To honor the 75th anniversary of Tinker Air Force Base, officials at the massive military facility located east of S. Air Depot Road and north of Interstate 240 will pull all the stops.
This is, after all, a base that transformed the economy and enhanced the stature of Oklahoma City, gave birth to an adjacent city on its north side, provided substantial military support through several wars and survived multiple waves of base closures.
“We have events each month of the year to commemorate the anniversary,” said Marlin Zimmerman, public affairs officer for Tinker AFB. “It is also the 70th anniversary of the U.S. Air Force, so there’s two major things being celebrated there.”
Events launched Jan. 30 with historical presentations and a Science, Technology, Engineering and Math (STEM) day for grades 6 though 8 and continued Feb. 25 with the Team Tinker Half Marathon and 5K.
Friday, the annual Air Force Dining Out event is held on base and celebrates the relationship between Tinker AFB and community and business leaders. Also, the City of Midwest City and the air force base both celebrate 75th anniversaries with a gala April 28 and the Star-Spangled Salute Air Show 8 a.m.-5 p.m. May 20-21 featuring aerial demonstrations by the USAF Thunderbirds.
“We expect this to be a huge success,” Zimmerman said. “We put the audience for the last one at about 100,000, and we expect at least that number, I’m sure.”
Tinker Air Force Base came about in 1940 as the result of investment from a group of city leaders who, after learning the U.S. Army Air Corps was exploring options for building an air depot in the Midwest, acquired 960 acres of land and offered it to the federal government at no cost.
In addition, the group of Oklahoma businessmen led by Edward K. Gaylord, Stanley Draper, Wilbur Hightower, Tom Braniff and Frank Buttram agreed to construct roads and a rail spur to access the area. Convinced of the financial, logistical and strategic benefits of locating just outside Oklahoma City, federal officials announced their decision April 8, 1941, and a groundbreaking ceremony was held the following July.
Originally called Midwest Air Depot, the airfield was named Tinker Field in 1942. The entire facility was renamed Tinker Air Force Base in 1948 in honor of Maj. Gen. Clarence Tinker of Pawhuska, a member of the Osage tribe who was killed in early 1942 while leading a squadron of LB-30s against Japanese forces.
In response to the campaign to bring the depot to Oklahoma City, real estate developer William Paul “Bill” Atkinson bought large swaths of land to the north of the proposed area and began building single-family residences to house military and civilian populations working at the base. Atkinson named the town Midwest City in honor of the depot’s original name.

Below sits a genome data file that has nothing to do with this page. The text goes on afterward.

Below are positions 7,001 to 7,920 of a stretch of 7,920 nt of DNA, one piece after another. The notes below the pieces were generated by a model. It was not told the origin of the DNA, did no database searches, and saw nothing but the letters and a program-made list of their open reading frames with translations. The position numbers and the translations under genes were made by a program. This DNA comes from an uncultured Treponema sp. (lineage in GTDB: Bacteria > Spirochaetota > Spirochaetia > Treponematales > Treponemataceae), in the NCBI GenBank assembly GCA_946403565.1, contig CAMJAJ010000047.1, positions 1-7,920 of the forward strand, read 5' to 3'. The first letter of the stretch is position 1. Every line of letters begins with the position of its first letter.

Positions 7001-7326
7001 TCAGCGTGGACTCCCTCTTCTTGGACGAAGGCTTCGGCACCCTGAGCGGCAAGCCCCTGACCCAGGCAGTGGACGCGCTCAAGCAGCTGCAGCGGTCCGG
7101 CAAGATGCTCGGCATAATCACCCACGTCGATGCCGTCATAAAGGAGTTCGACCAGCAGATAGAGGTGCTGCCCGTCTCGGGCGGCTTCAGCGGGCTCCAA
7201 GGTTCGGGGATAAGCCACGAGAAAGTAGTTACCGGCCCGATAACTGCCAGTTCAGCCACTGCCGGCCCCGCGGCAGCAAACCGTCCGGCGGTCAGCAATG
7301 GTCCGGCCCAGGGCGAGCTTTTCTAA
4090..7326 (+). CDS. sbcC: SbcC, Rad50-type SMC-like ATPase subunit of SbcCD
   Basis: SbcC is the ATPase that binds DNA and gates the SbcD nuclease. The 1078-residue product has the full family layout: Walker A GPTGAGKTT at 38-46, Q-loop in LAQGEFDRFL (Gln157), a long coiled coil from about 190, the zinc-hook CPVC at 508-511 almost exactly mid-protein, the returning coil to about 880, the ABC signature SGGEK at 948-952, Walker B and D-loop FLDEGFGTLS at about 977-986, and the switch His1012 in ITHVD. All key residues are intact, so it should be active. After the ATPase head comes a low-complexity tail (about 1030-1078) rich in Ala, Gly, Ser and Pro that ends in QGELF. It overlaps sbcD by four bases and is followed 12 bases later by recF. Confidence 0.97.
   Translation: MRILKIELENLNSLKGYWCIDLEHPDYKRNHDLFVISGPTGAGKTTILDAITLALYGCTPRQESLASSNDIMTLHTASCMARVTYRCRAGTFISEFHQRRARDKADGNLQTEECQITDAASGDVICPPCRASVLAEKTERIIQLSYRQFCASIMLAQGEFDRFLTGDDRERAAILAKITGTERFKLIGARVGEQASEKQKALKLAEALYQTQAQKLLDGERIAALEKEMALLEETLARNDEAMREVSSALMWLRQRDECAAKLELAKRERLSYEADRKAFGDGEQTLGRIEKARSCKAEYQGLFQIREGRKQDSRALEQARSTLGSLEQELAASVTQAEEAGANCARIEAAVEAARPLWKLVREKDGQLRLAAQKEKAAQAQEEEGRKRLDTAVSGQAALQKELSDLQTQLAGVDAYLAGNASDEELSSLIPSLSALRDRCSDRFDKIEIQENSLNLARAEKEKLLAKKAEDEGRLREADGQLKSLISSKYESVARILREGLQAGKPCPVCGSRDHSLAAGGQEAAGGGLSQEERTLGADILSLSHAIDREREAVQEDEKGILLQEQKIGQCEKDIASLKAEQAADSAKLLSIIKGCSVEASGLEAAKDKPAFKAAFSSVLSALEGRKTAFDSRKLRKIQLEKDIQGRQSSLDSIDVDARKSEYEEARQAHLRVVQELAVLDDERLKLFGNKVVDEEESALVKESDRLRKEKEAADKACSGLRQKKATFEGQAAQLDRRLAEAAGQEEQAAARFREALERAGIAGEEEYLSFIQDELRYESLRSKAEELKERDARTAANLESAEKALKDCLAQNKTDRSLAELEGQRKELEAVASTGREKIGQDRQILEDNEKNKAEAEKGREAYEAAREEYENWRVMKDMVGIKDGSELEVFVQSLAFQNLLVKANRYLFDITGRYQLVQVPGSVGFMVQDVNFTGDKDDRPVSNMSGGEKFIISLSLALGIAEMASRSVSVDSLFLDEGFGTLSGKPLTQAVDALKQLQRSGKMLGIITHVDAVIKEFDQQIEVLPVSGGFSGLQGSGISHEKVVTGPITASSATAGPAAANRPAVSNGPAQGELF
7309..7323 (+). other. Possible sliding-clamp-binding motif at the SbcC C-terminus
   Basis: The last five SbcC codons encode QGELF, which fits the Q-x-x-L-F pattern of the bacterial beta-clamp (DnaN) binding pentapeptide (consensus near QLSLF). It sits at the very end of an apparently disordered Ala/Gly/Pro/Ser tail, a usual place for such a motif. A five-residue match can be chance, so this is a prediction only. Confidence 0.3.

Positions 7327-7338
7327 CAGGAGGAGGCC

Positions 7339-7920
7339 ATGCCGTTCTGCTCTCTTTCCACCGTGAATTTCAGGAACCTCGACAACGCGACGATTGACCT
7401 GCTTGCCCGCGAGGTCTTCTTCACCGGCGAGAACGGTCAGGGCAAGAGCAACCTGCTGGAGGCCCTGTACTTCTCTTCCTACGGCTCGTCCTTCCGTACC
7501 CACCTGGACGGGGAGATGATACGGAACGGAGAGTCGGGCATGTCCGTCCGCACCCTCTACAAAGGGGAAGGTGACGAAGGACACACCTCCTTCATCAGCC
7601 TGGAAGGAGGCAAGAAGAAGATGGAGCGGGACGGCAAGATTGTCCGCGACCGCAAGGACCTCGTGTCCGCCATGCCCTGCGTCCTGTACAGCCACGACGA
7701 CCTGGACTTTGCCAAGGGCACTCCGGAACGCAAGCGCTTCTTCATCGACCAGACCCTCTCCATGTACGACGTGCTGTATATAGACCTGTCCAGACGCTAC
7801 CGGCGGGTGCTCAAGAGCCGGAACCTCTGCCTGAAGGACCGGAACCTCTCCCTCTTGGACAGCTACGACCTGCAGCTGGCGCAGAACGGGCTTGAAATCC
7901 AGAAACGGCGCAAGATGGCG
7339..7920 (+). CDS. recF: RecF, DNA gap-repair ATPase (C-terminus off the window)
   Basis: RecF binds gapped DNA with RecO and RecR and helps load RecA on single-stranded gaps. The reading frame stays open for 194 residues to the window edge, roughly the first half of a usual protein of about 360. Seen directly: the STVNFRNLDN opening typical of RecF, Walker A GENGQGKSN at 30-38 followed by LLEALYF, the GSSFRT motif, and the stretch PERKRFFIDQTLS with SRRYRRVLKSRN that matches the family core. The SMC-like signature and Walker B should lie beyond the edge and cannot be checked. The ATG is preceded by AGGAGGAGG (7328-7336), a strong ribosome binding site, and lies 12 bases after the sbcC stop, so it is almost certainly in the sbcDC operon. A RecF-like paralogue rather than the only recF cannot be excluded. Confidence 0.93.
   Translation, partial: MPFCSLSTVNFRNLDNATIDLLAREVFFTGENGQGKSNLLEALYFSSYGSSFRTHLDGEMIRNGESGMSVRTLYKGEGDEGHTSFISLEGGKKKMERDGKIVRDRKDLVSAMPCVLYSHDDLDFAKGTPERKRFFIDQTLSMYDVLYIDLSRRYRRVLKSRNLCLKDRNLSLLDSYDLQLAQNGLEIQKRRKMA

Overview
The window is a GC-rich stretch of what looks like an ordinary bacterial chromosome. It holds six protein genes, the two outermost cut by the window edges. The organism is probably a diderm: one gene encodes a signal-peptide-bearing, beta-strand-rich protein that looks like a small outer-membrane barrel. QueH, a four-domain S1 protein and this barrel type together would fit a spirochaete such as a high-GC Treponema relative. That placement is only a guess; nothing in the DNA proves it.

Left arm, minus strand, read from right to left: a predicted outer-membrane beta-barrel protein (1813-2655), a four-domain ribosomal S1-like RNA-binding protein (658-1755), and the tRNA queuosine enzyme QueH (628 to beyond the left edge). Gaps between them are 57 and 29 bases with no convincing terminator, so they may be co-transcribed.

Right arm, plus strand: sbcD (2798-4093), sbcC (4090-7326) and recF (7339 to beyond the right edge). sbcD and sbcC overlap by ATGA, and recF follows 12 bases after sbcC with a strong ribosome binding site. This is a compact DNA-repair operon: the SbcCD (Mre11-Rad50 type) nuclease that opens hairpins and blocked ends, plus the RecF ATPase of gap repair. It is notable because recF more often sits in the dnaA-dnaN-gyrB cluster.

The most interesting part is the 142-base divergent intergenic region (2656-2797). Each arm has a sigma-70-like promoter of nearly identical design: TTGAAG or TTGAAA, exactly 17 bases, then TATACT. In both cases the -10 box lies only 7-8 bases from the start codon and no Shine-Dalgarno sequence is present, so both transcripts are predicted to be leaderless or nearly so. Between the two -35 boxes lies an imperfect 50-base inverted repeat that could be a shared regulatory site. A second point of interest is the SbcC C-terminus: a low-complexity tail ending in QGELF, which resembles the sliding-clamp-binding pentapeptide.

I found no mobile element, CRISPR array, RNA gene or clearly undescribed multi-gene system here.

With military contractors like Douglas Aircraft employing upward of 23,000 civilian employees (half of which were women), new businesses like grocery stores sprang up to serve Midwest City’s new residents. Recent World War II veteran Nick Harroz opened a grocery store near the depot, which eventually became known as Crest Foods.
In March 1948, the year Tinker was given its current name, two F3 tornados struck the base. The first hit March 20, and while it missed most of the major structures, it caused about $100 million (adjusted for inflation) in damage. Five days later, another cell developed just west of the base and caused another $60 million (2017 dollars) in damage.
However, earlier in the day, the base issued a tornado forecast, which minimized injuries, deaths and material damage. This was the first tornado warning ever issued.
Today, Tinker AFB covers more than 5,000 acres and employs over 12,000 military personnel and over 15,000 civilian employees — effectively making the facility one of the top employers in Oklahoma.
It is the home of Air Force Materiel Command’s Oklahoma City Air Logistics Center, the 72nd Air Base Wing, 448th Supply Chain Management Wing, 552nd Air Control Wing, U.S. Navy Strategic Communications Wing One, 507th Air Refueling Wing, 3rd Combat Communications Group, 38th Cyberspace Engineering Installation Group and other logistics and operations groups.
Take all of that into account, and then include the economies of Oklahoma City, Midwest City and Del City and much of Choctaw, Harrah and Shawnee. Five generations of community residents have been impacted by the base.
“It’s the largest single-site employer in Oklahoma,” Zimmerman said. “You can’t swing a cat around here without hitting a current or former Tinker employee.”
Print headline: About that Base, Tinker celebrates its 75th anniversary with community events through 2017.